The eccentric Texas oilman sat in a dark theater on Oct. 4, 1926 watching overpaid stagehands try to make “The Ladder,” a play about reincarnation, presentable for Broadway audiences.
The young man from Meridian stood in the doorway of the English professor’s office and eagerly awaited the assessment of his treasures by the esteemed master. His “treasures” were a bundle of folk songs written on scratch pads, backs of envelopes and pieces of cardboard. He had come to Austin with his collection of cowboy tunes tied with a cotton string in the bottom of his trunk. Since the age of 9, he had been writing the songs down. His father’s farm, bordering the Bosque River and a branch of the Chisholm Trail, was a popular crossing for the longhorns being driven to northern markets. In fact, trail herds would often spend several days in the area to rest and drink from the sparkling river. The boy would listen to the songs sung by the cowboys and would immediately write them on whatever was handy.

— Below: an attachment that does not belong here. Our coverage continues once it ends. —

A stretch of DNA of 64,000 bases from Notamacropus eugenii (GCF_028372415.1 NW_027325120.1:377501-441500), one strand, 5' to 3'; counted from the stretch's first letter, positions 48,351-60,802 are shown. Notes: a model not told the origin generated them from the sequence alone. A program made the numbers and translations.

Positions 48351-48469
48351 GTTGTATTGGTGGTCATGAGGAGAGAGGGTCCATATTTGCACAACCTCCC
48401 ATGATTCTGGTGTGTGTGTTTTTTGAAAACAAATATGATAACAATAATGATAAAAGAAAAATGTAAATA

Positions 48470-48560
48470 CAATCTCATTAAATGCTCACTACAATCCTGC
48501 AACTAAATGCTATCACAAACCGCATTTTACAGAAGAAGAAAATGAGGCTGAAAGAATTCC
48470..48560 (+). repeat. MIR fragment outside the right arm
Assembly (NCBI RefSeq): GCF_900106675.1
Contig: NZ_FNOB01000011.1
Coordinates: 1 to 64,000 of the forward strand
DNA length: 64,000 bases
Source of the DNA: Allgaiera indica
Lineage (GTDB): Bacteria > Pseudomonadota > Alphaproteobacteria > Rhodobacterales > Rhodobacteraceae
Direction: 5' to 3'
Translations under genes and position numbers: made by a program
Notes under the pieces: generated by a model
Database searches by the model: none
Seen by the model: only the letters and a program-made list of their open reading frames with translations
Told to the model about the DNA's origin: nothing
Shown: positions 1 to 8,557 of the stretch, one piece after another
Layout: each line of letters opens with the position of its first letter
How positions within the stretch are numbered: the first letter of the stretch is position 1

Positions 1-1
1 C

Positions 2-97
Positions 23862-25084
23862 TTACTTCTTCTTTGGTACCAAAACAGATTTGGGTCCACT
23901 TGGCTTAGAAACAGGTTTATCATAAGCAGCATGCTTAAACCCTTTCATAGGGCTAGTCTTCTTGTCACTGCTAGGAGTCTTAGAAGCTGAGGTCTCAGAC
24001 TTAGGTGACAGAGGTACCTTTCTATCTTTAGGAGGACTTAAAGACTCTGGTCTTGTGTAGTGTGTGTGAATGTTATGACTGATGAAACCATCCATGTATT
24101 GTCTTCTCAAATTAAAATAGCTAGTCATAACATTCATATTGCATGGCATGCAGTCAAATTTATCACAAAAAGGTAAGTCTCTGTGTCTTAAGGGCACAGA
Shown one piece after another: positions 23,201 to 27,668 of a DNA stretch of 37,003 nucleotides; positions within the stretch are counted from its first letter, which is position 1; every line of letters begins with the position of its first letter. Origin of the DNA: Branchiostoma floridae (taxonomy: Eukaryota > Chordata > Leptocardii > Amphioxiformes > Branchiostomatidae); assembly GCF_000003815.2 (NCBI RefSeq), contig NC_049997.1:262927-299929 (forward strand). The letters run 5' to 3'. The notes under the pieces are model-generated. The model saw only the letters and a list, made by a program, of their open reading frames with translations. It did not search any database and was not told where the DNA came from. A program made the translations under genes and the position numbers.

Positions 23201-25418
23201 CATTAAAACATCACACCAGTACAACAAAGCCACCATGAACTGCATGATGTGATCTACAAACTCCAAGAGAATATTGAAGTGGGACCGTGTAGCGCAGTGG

Dear Heloise: I recycle jars from baby food-size to spaghetti sauce-size to bring my lunch to work in. I can pack pasta salads, tossed salads, dressings, soup and a lot of other goodies to be eaten cold or microwaved for lunch. It saves money, time and tastes even better on a second day. -- Joyce in Arkansas
While scientists race to develop a COVID-19 vaccine, Texas Gov. Greg Abbott is urging everyone to get a flu shot.
GALATIANS 3:13 – Christ redeemed us from the curse of the law by becoming a curse for us, for it is written: “Cursed is everyone who is hung on a tree.”